Now is not the time to be starring dreamily into space – make sure you look at the camera (and remind everyone else in the photo to look into the camera too!). Try to get the “looking at the camera” shots out of the way first when everyone has enough attention. It can quickly get tough to get kids to cooperate, so aiming to get this shot first is key.
By having someone else take your photos you’re going to be able to be in a lot more of the shots, and you’ll get a lot more variety. You’ll also be able to focus more on having fun with your family – taking your own photos is definitely a bit of a juggling act! A pro behind the camera can catch a lot more of the special moments that come when you’re simply interacting with your loved ones, instead of worrying about whether your remote is working.
Have your clothing chosen way in advance and make sure that your outfit choices are comfortable and attractive.  What do your dream family photos look like?  If they are soft and elegant?  Chose neutral colors with soft, flowing fabrics…. think creams, very soft pastels, oatmeals, light browns, tans, grays, and slate blues.  Want to showcase the fun and spunky side of your family?  Choose coordinating colors (but not matchy, matchy) with bold accent colors, such as hues of gray with yellow or bright red accents.  Adding fun accessories like scarves, headbands, hats, etc. can add a modern twist and sassy flair to your images.
I’ve been a professional photographer for 15 years and if I’ve learned anything about the business in that time it is that as a client you have to be a thoughtful consumer. People don’t always realize how unregulated the industry is. There are a LOT of ways that photographers differ from each other. The advice I always give when you’re looking to hire a photographer is this:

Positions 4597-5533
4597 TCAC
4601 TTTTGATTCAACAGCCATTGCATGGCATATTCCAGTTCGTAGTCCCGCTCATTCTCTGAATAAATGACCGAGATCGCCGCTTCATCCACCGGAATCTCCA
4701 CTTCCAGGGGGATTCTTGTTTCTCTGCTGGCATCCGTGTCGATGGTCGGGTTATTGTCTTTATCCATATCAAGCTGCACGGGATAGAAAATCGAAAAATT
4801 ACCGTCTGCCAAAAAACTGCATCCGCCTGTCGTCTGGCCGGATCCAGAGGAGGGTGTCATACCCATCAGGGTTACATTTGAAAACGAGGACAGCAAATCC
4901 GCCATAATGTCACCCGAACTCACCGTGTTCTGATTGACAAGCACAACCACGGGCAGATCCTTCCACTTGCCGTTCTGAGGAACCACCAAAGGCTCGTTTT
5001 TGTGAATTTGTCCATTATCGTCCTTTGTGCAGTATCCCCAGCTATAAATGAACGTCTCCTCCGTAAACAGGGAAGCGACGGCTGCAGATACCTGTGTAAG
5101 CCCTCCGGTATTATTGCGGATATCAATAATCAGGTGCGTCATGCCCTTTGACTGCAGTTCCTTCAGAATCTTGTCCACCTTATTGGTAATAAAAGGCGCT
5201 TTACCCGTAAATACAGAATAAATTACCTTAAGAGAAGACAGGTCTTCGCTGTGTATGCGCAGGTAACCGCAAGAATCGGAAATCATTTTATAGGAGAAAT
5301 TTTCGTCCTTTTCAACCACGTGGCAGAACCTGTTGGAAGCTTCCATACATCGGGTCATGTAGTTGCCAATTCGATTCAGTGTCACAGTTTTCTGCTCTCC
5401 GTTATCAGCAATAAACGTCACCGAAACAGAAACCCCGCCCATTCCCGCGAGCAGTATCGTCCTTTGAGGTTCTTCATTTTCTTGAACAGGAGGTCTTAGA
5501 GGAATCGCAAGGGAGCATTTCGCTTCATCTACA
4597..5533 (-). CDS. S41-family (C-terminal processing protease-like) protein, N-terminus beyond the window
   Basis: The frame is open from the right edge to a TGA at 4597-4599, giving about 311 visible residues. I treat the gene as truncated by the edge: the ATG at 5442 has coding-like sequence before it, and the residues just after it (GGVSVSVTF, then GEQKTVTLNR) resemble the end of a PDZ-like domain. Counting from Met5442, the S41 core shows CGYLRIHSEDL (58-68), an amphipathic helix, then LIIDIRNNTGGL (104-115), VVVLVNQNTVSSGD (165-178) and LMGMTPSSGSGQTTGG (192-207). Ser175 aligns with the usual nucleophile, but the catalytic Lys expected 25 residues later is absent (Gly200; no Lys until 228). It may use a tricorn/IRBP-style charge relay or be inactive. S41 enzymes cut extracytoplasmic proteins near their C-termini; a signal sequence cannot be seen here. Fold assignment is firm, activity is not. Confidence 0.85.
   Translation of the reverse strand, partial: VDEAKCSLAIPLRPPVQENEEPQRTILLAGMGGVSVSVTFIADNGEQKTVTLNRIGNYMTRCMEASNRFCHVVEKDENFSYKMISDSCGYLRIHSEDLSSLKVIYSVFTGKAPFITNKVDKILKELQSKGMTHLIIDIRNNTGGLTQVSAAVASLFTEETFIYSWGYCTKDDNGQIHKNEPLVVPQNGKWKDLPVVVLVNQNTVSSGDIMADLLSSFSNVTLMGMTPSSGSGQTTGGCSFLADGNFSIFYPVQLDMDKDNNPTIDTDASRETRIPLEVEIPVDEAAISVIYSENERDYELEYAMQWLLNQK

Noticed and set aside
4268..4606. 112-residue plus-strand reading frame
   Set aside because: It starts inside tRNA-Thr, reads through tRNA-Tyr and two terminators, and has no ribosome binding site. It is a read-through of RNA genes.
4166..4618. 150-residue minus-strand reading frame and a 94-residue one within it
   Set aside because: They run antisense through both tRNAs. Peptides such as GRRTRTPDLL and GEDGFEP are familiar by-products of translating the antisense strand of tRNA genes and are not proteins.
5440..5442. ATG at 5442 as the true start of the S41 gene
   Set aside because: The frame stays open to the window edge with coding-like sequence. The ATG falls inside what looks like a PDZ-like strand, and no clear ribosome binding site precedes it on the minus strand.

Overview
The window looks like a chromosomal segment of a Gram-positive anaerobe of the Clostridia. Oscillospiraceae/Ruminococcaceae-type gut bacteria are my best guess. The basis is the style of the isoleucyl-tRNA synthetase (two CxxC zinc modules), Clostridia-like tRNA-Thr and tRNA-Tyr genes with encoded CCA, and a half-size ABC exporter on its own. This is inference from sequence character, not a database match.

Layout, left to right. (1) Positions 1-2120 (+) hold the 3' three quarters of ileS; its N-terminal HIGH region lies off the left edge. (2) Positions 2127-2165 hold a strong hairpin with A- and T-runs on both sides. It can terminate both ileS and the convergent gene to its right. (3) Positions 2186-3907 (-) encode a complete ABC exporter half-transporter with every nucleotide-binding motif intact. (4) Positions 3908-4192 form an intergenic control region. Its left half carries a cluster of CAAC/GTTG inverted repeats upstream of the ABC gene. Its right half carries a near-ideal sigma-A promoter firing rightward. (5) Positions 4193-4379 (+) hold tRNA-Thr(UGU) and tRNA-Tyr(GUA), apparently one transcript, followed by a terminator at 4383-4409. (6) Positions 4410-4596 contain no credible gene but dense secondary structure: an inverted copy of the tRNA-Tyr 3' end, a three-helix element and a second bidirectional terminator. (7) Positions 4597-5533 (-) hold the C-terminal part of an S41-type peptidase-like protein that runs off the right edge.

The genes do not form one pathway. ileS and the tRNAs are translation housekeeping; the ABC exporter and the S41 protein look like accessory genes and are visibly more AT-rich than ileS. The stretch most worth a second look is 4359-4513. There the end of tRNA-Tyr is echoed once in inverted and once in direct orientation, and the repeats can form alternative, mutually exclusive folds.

*Look For A Full Range Of Emotions*Grab your camera, even when family members are bored, tired or cranky. The tendency is to shoot only when a scene seems funny or “sweet,” but sweet just tells part of a family’s story. Every emotion your parents, siblings, or children display is worth capturing—fascination, tears, passion, even boredom.Interaction between family members will prompt these emotions. “I try to tease out character by prompting unscripted behavior,” says Charlotte Geary, a pro from Manitou Springs, CO (www.charlottegeary.com).“I give vague suggestions instead of specific poses. I’ll ask, for example, that subjects touch or hold each other, or I’ll say, ‘Try to make her laugh.’ They interpret my requests, and the reactions usually look natural and realistic.”Andrew Matusik
It usually takes at least a month to get all those photo proofs back from your photographer. Why? Your photographer is shooting enormous raw files far bigger than your typical JPG. Shooting raw files gives your photographer greater ability to correct the photo, but it also takes a longer time to upload, process and edit all those files (in order to correct color levels and so on). It varies, but many photographers say they spend an additional 40 hours editing images from a single wedding, so it can take up to six to eight weeks (or longer, depending on the photographer and how busy they are) to get proofs back. Here's what to ask: How many images should I expect? Will they be high resolution or low resolution? Will I be able to get prints made myself, or does the photographer retain the rights to the images? Will the proofs I see be the retouched versions, or does that happen after I select the photos I want? Speaking of retouching, ask about retouching options and special effects (which can range from simple white balancing to beauty retouching and stylized art effects like super-saturated colors) and the additional cost for both.
Ashley, I loved your post. I am huge on annual family photos. I think it’s so important to capture a nice photo of your growing/changing family at least once a year! I love how your pictures turned out. They are very nice and the same style I like to go for. I am getting into photography and would like to do our own someday. Thanks for all the tips. I completely agree with all of them and try to do them already but seeing it written down helps to instill those ideas even more for our next shoot.